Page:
When it comes to marrying metal, there is no universal type of welding gas that can be used for kind of metals. Generally, the welders decided on the type of gas to be used based on the material type to be welded. The welder will consider whether the material is ferrous or not, magnetic or not and finally for what purpose the metal is going to be used for.
There is only two major types of welding methods that use gas in the process and they are:
Gas Metal Arc Welding –(GMAW or MIG Welding)
In this type of welding, a welding wire (electrode) is fed right above the welding buddle and an arc produced by current melts the welding wire and melts the pieces together. The shielding gas is used to protect the base metal or the welding bead from getting contaminated by the surrounding air which otherwise would react with the molten metal.
Gas Tungsten Arc welding – (GTAW or TIG welding)
In this process, a tungsten electrode is used along with shielding gas to heat the filler metal that is placed closely on top of the base metals and an arc created due to the power supply welds the joints, while the gas protects the weld.
Gases Used for Gas Metal Arc Welding Welding
Gas is the main component in MIG (Metal Inert Gas) welding as these inert gases won’t react with the welding bead, where non-inert gases like oxygen can react with outside air and cause the bead to become highly porosity. That is the reason, shielding gas is extremely important during the process of MIG welding as these inert gases provide a shield over the metal and prevent any kind of weld defects like pinholes and porosity.
Sometimes, Oxygen and Carbon Di-Oxide is added to the shielding gas mixture, this doesn’t become a pure inert gas welding process as both Oxygen and CO2 are non-inert gases. The type of gas used in MIG welding also determines the following:
- How deep the weld is penetrated into the metal
- The characteristics and the nature of the arc produced
- And finally, the mechanical properties of the weld
What gas should I use for MIG welding?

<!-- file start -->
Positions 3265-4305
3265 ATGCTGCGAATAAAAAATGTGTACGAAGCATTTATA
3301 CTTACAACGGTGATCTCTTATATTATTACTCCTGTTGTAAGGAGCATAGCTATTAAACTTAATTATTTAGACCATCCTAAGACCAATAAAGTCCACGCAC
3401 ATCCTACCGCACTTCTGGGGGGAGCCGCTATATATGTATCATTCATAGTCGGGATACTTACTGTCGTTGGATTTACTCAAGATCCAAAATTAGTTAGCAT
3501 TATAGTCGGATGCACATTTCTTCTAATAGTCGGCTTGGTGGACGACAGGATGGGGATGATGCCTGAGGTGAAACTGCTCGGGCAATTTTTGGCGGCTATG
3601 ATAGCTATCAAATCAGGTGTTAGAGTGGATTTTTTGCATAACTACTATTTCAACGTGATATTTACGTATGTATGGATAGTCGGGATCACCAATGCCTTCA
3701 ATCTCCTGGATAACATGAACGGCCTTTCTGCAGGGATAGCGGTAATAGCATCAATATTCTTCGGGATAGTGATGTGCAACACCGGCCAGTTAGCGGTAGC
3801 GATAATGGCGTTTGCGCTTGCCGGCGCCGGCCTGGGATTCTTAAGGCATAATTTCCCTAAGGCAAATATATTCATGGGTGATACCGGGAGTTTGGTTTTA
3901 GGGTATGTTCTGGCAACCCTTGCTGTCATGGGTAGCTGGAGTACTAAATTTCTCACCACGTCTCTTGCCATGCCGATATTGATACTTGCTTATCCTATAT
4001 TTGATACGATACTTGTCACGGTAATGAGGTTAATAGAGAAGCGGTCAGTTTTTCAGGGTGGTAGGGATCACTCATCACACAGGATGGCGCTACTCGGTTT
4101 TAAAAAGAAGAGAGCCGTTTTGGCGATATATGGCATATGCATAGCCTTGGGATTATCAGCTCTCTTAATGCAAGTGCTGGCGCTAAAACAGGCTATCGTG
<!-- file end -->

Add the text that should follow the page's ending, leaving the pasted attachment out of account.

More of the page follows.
When you are not sure about which type of gas to be used for your welding job, it is always a good idea to take some inputs from the personnel in a welding supply store as they can help you choose the perfect type of gas based on your welding requirements. Nowadays, most of the welding machines and welding wire manufacturers also provide you with detailed user manuals about the type of gas to be used along with the voltage setting and gas feed rate, etc. In most cases, the user manual will recommend a few choices that will yield better results (at least well-established manufacturers do).
For gas flow rate settings you need a gas regulator. If you do not have one, I would recommend this one from Amazon. It is cheap and works like a charm.
The best gas for MIG welding and the types of welding gases used are namely:
Welding Gas for Carbon Steel
When it comes to the gases used in normal welding for Carbon steel, many welders used the C25 mixture that consists of CO2-25% and Argon gas – 75%, because CO2 cannot be used separately in some cases as it creates a deeper penetration along with lots of smoke and even may cause a rough-looking weld. And for that matter, the reason Argon gas is used mainly for carbon steel welding. Some welders also recommend many other types of mixtures but if you are not sure, better seek the help of the user manual or the inscription made on the welding machine.
In most cases, as a hobby welder planning to weld only carbon steel, it is perfectly fine to use Co2, yes it is a bit more difficult to weld very thin sheet metal and it produces a bit more spatter, but it is a lot cheaper.
Welding Gas for Stainless Steel
While choosing the Shielding gas for MIG welding stainless steel, welders usually prefer a mixture consisting of Argon – 98% and CO2 – 2% while some prefer to use the gas mixture of Helium -90%, Argon – 7% and CO2 – 2%. Some welding stores even come up with their own mixture that can largely help in improving the weld quality to a great extent.
Besides the right gas, you also need quality welding wire for the job. This one is my favorite: https://amzn.to/2P0o8D7
MIG Gas for Aluminum